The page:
X-STATIC calls for research proposals

Published: 27-Feb-2014

To prove that soft surface fabrics should be considered in infection prevention programmes

Noble Biomaterials, a US manufacturer of X-STATIC antimicrobial technology, is asking for research proposals to generate evidence to support the need for soft surface bacterial management in healthcare settings outside operating theatres.

The call from the Scranton, PA-based company comes after recommendations from the Society for Healthcare Epidemiology of America (SHEA) highlighted the issue of contaminated healthcare clothing in the hospital environment.

Although there are numerous studies proving that healthcare fabrics such as privacy curtains, lab coats, scrubs and linens, are contaminated with dangerous bacteria and that contamination occurs quickly after laundering 1, the SHEA guidance says the role of clothing in transmission of these micro-organisms to patients has not been established. It therefore describes areas of research that need to be investigated to drive hospital facilities to address this issue.

Noble says it will support two areas for study: the role that clothing (and additional healthcare fabrics) plays in the transmission of pathogens and its impact on healthcare associated infections (HAIs), as well as the impact of antimicrobial fabrics on the level of bacteria associated with those fabrics and a cost/benefit analysis of using these as a permanent solution.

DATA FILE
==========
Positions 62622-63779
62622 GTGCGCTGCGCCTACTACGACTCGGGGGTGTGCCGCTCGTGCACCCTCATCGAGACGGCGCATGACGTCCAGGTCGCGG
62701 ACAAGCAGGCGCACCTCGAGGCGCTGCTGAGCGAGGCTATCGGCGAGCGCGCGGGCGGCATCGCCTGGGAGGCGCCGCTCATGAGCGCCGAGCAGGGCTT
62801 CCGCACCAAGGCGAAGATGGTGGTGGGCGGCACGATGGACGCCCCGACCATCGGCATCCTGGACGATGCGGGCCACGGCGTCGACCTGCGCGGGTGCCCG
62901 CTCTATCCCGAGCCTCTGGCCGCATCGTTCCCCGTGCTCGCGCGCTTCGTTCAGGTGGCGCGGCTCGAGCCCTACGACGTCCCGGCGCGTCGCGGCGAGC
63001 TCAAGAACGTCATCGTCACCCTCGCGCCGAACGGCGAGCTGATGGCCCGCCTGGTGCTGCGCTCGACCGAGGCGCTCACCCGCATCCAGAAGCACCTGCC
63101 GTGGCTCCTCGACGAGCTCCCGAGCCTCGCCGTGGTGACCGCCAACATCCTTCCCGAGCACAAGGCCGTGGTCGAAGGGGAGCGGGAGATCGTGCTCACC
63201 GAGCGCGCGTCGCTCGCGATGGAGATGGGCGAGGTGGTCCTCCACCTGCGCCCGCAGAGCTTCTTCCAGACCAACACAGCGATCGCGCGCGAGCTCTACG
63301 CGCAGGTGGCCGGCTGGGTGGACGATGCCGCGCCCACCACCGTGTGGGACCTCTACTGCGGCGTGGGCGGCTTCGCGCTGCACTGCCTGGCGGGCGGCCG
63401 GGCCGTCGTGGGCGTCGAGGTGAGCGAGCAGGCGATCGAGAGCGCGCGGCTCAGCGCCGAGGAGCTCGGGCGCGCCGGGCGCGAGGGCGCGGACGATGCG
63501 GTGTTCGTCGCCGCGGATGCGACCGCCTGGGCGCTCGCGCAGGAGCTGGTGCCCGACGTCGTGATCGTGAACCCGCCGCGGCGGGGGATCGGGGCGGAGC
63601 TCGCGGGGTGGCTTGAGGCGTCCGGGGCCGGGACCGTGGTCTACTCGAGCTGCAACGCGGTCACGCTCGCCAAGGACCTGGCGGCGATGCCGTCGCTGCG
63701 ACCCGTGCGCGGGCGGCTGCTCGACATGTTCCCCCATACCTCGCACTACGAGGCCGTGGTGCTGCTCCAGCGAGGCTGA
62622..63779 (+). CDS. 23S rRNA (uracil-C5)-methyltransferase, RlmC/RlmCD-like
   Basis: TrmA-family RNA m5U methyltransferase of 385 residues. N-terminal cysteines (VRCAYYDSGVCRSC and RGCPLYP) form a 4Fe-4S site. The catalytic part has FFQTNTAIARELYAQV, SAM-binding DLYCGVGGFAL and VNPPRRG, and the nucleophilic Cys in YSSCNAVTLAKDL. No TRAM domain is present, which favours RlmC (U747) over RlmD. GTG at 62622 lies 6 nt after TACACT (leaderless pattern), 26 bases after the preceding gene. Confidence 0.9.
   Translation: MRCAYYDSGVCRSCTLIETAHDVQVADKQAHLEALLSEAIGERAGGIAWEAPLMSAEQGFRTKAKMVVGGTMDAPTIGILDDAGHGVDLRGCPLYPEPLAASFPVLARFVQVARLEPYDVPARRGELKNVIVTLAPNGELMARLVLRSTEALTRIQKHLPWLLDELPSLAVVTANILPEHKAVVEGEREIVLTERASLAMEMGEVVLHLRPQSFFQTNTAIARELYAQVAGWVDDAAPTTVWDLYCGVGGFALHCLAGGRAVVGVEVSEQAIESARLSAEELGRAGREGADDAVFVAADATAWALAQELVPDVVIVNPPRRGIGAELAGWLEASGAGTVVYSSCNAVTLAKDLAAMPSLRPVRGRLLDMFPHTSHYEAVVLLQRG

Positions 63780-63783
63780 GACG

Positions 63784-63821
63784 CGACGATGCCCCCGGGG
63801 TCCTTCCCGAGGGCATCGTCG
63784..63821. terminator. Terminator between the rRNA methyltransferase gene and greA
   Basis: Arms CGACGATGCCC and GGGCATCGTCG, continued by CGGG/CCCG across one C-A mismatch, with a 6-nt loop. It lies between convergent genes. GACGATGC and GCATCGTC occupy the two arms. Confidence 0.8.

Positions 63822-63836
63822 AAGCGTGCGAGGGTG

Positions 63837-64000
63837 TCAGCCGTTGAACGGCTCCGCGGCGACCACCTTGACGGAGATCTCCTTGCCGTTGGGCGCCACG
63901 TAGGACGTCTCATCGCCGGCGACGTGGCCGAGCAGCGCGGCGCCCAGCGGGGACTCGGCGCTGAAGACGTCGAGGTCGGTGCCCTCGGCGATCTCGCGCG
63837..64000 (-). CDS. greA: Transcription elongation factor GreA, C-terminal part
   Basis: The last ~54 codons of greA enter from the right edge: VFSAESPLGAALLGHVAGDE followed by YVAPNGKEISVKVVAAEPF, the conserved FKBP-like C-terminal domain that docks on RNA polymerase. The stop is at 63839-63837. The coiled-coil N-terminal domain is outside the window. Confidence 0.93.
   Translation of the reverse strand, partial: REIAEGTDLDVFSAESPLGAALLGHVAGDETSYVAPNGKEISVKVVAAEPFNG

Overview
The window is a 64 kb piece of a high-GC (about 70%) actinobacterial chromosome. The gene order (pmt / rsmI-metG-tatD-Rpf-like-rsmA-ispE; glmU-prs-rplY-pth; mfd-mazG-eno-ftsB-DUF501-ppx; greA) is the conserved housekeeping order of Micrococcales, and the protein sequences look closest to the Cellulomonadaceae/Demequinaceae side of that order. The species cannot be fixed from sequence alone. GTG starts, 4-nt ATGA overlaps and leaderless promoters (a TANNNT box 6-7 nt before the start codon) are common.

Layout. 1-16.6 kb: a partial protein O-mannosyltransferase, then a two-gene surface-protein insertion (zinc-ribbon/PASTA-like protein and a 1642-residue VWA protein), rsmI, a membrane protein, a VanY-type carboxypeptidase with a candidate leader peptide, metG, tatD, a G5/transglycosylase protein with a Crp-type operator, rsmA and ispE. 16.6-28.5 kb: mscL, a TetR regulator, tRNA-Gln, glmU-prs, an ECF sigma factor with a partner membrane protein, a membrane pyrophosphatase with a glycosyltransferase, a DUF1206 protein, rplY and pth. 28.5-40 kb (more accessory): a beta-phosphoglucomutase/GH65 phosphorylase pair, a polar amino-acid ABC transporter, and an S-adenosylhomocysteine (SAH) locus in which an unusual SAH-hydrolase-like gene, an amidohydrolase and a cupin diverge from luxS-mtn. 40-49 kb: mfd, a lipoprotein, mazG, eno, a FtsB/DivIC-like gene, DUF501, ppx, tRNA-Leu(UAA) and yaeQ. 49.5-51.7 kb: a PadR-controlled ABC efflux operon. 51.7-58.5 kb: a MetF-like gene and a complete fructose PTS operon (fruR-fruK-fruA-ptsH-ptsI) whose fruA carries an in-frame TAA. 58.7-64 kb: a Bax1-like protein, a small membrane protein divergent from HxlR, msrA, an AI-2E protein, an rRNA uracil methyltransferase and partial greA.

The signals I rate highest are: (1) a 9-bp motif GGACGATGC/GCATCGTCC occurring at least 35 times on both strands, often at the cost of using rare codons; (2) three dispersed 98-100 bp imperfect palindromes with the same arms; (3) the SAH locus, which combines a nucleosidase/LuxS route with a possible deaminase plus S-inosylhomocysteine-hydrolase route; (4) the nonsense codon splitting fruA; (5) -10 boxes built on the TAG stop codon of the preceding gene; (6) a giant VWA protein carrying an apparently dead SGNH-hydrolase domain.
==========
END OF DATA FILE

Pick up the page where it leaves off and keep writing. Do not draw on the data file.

Healthcare systems and researchers interested in working with Noble are encouraged to submit their proposals to email: research@x-static.com

X-STATIC is a silver-based antimicrobial solution proven to reduce 99.9% of bacteria on the surface of fabrics within one hour. The silver is bonded with textile fibres through a proprietary process and woven into finished products to create an ionic shield that inhibits the growth of bacteria on the surface of the fabric. It provides permanent protection between launderings, lasts the life of the product and since the antimicrobial is inherent in the fabric, it does not require staff to modify their behaviour.

1. Luebbert, P. Soft Surface Bacterial Contamination: Considerations for a Complete Infection Prevention Program. www.infectionpreventiontextiles.com/download-whitepaper.php

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